Results of a Preliminary Study Correlating Calcification Detected By Thyroid Ultrasound with Digital Radiography and Histopathology

Program: Abstracts - Orals, Poster Previews, and Posters
Session: SAT 270-310-Thyroid Neoplasia (posters)
Saturday, April 2, 2016: 1:15 PM-3:15 PM
Exhibit/Poster Hall (BCEC)

Poster Board SAT 275
Poorani Nallam Goundan*, Anita Deshpande, Sandra Cerda, Boris N Bloch and Stephanie L Lee
Boston Medical Center, Boston, MA
The decision to work up a thyroid nodule is heavily dependent on ultrasound characteristics of the nodule. High risk characteristics include microcalcification, hypoechogenic appearance, taller than wide configuration, irregular margins, macrocalcification (especially discontinuous rim calcification), extra thyroidal extension and the presence of abnormal lymphadenopathy. In clinical practice is it difficult to distinguish microcalcifications with other non-shadowing hyperechoic foci. Thus, in practice, microcalcifications have a variable positive predictive value (41.8 to 94.2%), and a low sensitivity (26.1 to 59.1%). There is very little data available characterizing microcalcifications and other hyper echogenic foci observed on ultrasound including comparison with other well-established imaging modalities such as digital radiography used for studying microcalcification in breast. We present the results of a preliminary study comparing ultrasound findings, digital x-ray and histopathology of 10 benign and 10 malignant thyroid nodules following thyroidectomy. Tissue blocks from prior thyroidectomies were selected and digital radiographs were obtained of the samples. Ultrasound images of the thyroid gland and the concerning nodule were reviewed and the results were compared with the radiographic images. Among the significant findings include the appearance of multiple different forms of calcification including punctate, rounded, linear and coarse calcifications and calcifications with specific shapes.  We have identified on digital radiography a novel form of calcification in the classical variant of papillary thyroid carcinoma.  This structure is a circular or oval rim of calcification with a central translucency that may correspond to hyaline globules surrounded by a ring of calcium on histopathology. There were also calcifications seen on digital radiographs that were not reported on the corresponding ultrasound. These preliminary findings need to be followed up with larger studies. The study does however highlight our lack in ability to reliably detect multiple different forms of microcalcification on ultrasound and a gap in our understanding of the histologic correlation of the various types of calcification.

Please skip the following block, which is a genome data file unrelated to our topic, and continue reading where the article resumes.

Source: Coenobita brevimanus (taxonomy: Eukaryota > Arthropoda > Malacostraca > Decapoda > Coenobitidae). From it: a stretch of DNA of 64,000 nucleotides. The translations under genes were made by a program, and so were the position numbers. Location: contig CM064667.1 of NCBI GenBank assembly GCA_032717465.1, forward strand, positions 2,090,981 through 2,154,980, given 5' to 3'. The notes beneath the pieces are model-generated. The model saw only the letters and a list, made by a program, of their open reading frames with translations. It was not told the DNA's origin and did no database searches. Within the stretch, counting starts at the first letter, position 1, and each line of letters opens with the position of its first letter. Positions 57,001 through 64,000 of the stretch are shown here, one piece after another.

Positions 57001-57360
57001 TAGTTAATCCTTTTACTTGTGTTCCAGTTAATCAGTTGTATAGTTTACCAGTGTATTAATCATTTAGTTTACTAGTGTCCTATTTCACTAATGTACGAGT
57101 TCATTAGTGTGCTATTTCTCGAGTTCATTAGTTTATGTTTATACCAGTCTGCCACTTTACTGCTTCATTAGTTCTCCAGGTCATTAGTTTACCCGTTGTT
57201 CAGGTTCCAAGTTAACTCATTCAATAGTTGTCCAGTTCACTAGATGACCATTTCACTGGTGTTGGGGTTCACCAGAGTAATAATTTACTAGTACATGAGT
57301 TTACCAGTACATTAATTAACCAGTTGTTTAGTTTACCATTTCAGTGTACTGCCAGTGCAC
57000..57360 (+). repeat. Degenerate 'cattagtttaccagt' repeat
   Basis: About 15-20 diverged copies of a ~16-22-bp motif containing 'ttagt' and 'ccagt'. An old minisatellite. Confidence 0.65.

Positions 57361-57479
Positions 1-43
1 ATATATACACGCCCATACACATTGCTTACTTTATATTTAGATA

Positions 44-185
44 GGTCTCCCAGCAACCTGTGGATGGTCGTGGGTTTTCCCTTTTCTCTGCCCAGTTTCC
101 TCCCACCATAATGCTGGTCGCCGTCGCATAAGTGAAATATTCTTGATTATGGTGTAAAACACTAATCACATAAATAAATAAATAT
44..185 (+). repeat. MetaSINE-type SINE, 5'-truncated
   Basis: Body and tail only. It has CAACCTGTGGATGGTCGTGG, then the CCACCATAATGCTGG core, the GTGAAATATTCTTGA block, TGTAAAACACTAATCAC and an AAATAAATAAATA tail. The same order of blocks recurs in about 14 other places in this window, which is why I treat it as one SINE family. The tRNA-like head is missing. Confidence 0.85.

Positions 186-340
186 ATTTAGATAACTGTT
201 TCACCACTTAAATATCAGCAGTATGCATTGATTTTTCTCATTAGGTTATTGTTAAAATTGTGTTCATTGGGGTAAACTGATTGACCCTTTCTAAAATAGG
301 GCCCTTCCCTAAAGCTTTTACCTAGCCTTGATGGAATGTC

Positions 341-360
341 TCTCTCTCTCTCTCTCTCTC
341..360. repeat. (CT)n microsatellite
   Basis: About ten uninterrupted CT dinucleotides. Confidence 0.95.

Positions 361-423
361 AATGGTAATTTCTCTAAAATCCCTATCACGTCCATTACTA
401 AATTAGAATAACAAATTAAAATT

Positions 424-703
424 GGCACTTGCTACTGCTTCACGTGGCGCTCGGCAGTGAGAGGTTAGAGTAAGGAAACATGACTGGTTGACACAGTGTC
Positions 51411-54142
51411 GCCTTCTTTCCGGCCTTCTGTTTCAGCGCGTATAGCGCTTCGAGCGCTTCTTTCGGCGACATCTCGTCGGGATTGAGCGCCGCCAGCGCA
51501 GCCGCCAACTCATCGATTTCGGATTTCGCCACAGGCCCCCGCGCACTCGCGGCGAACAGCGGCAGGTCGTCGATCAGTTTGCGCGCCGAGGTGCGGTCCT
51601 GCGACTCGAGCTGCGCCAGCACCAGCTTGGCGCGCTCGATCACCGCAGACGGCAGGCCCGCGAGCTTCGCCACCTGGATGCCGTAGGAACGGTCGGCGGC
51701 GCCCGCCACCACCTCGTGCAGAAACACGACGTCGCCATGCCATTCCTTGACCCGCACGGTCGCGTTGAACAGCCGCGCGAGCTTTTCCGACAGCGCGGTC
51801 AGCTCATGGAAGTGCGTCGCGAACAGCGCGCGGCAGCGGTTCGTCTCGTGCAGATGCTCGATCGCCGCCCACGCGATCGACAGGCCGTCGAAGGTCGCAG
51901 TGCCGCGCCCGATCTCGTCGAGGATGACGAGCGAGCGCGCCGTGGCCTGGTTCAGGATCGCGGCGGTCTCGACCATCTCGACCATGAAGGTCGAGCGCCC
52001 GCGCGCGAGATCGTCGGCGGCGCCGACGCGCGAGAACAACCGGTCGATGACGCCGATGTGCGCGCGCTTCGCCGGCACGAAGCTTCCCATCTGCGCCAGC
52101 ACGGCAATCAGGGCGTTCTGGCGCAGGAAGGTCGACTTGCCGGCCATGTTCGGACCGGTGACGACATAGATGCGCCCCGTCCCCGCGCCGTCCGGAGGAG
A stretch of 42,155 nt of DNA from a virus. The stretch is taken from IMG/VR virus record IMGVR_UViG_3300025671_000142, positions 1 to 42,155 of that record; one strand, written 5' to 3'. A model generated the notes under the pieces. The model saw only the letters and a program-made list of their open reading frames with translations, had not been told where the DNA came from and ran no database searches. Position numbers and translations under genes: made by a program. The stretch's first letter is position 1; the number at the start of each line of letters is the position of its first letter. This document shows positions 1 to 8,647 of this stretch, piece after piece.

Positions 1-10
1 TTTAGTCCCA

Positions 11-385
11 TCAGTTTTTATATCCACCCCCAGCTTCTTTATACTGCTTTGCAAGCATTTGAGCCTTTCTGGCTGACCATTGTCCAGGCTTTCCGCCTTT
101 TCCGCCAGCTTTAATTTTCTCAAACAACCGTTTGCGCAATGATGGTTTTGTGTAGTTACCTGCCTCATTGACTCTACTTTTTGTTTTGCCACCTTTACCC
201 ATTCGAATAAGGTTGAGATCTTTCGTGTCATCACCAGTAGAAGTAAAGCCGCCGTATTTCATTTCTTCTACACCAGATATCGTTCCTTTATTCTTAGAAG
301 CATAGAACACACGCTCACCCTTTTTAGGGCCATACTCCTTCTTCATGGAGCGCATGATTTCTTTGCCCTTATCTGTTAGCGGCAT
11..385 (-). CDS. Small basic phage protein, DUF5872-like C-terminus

Haugen BR, Alexander EK, Bible KC, Doherty GM, et al. 2015 American Thyroid Association Management Guidelines for Adult Patients with Thyroid Nodules and Differentiated Thyroid Cancer. Thyroid 2015 [ahead of print] doi:10.1089/thy.2015.0020Moon WJ, Jung SL, Lee JH, et al. Benign and malignant thyroid nodules: US differentiation – multicenter retrospective study. Radiology 2008;247:762-770

Nothing to Disclose: PNG, AD, SC, BNB, SLL

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